3. Logical deletes are used very often over physical deletes in highly regulated industries, due to auditing requirements.
  2. The Object Codec
    1. The Object Codec implementation that I prefer to use in my own systems will be saved for the next article I post. However for now, all you need to know is that you need a way to “Serialize” a Request Object to some text-based format for fast and easy storage to a Persistent Data Store such as a Database; that’s the Encode Half of the Codec. And the Decode Half of the Codec is the implementation to take the Text-Based form of the Request Object and “De-Serialize” it back to the In-Memory Request Object, once retrieved from the Data Store. The actual Data Store functions are separate from the Object Codec by design, so that many different types of Data Storage implementations can be used without bloating the code of the Object Codec. The only job of the Object Codec should be to Serialize and De-Serialize the Request Object.
  3. The Request Data Model
    1. This is the final piece of the puzzle. The Request Data Model is designed to extremely quickly (in the cases of my systems, sub-second) store and load any single Request. In my experience we usually test the performance of the Data Model with an Request Object payload of around 500 to 1000 fields per request.
    2. The data model must be designed to accommodate the Serialized Form produced by your Object Codec Implementation.

The Request Framework

The Request Framework is the set of APIs that wrap the calls to the Object Codec and the Data Store Persistence layer to interact with the Request Data Model, in my systems this is usually JDBC. I prefer direct JDBC over ORM Frameworks, for both speed and fine-grain control over the SQL to keep to sub-second store and load times usually required by my application users.

Solution Overview:

  • Request Objects Flexibility
    • Developers can design any complex Java-Bean Compliant Object as a request object, without having to take into consideration the database model.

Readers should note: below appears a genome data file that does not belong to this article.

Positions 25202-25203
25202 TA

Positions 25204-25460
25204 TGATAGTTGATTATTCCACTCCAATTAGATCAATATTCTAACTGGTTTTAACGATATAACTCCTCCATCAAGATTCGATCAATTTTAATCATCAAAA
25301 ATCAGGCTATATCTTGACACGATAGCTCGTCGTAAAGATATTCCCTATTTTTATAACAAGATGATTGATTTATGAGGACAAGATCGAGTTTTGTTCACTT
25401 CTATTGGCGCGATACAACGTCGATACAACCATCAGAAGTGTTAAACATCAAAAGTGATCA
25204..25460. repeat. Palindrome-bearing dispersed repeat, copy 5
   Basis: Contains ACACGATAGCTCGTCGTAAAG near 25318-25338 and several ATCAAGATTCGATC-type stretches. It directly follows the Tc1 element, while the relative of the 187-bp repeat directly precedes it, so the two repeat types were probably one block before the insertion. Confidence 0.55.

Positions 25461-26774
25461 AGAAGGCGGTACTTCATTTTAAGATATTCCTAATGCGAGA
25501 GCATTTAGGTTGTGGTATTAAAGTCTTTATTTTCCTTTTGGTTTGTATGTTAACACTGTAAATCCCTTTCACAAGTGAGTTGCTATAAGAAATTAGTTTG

• Request Objects should encapsulate all fields related to the Golden Source Data Model as Object Model Objects within a root Request object class.
    • If it’s a workflow driven system, they Workflow Process Keys should also be contained within the Request Object.
    • Request Processing, Golden Source Writes, and Workflow Actions can eventually be handled in a layer I refer to as Smart Persistence. Which we will discuss in a separate article.
    • If the Golden Source Data Model contains distinct data entities, than there should be one Request Class for each Data Model Entity.
    • Also if required by business requirements, there can be combination Request Types; requests that combine multiple entity types from the Data Model.
      • However in my experience you should always start with a single Request Object for each Data Model Root Entity. (Examples: Account Request, Client Request, Product Request)

Serialized Form:

I prefer to serialize or “transform” an Object in-memory to text based Name-Value Pairs. The Name or Key of the pair is the fully-qualified Variable or Field Name using the “.” (period/dot) object notation and “[ ]” array notation for array elements.

There are only name-value pairs for “scalar” non-user-defined objects. Therefore only built-in types, plus Strings, Dates, Enums, and other basic types can be stored as a name value pair. But since all user defined data types are simple Objects which contain the native or built in types for the actual data elements, user-defined objects are stored as multiple name-value pairs, one pair for each variable within the user-defined type.

Expanding upon this, we can store N-level nested object’s data using the Dot object dereferencing notation to create the fully-qualified names.

Examples of Names:

Note: Root Object Name is: AccountRequest (this will NOT be included in the fully-qualified name).

    • addresses[0].line1
    • addresses[1].type
    • ratings.sAndP.ratingValue
    • requestorName
    • requestId

The values of the name-value pairs are the String representation of the field or variable’s actual value. For a String, this would be the value itself, for numbers (int, float, double, long, short), these are easily converted to text representations. Other built in types such as Date objects which most modern languages support, can be converted either as a parsable Date-Timestamp string which the Decoder/Deserializer can convert back into the data object, or even as a Long integer which is the date’s representation as milliseconds elapsed since some Epoch. The value can be any text representation of the variables value which can be efficiently parsed back into the native data type in-memory once the name-value pair is processed by the Deserializer/Decoder of the ObjectCodec.

Examples of name-value pairs:

    • addresses[0].line1 = 123 Main Street
    • addresses[1].type = Mailing Address
    • ratings.sAndP.ratingValue = AAA
    • requestorName = John Smith
    • requestId = 6474721

The Request Data Model

The Request Data Model can be reduced to a Conceptual Model of only THREE basic entities or tables. The diagram below shows these tables and their cardinality.